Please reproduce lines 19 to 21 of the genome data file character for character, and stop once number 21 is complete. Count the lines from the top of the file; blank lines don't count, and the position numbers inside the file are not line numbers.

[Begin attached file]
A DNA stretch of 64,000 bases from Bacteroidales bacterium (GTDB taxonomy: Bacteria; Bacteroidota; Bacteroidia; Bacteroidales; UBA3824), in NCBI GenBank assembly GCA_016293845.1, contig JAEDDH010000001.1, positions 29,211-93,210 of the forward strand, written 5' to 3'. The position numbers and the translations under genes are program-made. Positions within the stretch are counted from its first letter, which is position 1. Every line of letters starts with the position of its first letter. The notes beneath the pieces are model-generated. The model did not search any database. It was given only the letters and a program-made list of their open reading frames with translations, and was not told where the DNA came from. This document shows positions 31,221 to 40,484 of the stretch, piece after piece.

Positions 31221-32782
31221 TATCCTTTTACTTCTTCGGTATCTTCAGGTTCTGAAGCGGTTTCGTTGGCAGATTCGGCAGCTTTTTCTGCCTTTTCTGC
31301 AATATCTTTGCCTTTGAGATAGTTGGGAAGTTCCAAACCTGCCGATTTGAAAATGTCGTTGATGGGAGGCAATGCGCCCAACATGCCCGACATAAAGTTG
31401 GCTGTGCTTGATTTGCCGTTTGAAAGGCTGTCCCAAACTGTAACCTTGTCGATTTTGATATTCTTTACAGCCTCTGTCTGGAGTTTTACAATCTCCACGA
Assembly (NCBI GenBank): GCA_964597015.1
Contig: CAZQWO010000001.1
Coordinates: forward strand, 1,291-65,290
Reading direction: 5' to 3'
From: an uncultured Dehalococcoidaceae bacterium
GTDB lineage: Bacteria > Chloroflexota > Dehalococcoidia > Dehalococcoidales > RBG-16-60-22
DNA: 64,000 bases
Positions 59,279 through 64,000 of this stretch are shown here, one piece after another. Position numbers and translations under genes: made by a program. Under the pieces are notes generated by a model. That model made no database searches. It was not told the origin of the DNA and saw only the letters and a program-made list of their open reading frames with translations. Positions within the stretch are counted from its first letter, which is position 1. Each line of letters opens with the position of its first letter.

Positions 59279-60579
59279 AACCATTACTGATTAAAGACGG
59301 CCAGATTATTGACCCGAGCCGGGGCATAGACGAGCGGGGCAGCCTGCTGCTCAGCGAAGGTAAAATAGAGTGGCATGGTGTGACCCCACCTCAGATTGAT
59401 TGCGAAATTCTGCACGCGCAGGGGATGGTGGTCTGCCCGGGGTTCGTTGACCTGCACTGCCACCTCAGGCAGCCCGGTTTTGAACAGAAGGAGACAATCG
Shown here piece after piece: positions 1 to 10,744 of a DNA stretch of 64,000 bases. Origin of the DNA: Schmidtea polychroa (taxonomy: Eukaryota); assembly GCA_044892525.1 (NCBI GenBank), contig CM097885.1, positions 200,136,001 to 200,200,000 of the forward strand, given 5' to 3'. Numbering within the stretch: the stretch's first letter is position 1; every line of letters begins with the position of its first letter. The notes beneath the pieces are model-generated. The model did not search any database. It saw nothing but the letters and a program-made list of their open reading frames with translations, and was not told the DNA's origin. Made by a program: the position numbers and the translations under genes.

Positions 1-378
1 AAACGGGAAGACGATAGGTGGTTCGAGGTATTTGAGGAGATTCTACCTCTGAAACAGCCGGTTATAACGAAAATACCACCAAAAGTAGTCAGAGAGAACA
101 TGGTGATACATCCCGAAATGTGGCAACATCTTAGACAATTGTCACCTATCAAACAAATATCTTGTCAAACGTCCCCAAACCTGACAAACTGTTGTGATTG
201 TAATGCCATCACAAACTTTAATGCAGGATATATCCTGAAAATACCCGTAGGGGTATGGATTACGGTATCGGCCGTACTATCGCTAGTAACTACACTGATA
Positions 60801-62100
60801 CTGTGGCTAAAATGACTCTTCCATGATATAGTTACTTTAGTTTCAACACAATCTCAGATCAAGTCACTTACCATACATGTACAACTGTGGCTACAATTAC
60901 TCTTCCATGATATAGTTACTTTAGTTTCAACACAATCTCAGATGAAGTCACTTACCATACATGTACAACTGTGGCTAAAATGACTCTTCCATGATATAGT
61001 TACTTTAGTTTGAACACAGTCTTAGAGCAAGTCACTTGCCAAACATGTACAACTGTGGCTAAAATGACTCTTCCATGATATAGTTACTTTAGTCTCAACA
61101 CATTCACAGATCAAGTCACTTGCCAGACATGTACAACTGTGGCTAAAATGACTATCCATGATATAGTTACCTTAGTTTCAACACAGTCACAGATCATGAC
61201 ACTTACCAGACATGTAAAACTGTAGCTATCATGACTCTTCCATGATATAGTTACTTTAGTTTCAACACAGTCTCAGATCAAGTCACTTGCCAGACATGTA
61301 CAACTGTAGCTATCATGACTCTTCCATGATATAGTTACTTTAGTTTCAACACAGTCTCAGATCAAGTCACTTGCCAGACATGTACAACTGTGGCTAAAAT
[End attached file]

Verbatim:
Positions 1-378
1 AAACGGGAAGACGATAGGTGGTTCGAGGTATTTGAGGAGATTCTACCTCTGAAACAGCCGGTTATAACGAAAATACCACCAAAAGTAGTCAGAGAGAACA
101 TGGTGATACATCCCGAAATGTGGCAACATCTTAGACAATTGTCACCTATCAAACAAATATCTTGTCAAACGTCCCCAAACCTGACAAACTGTTGTGATTG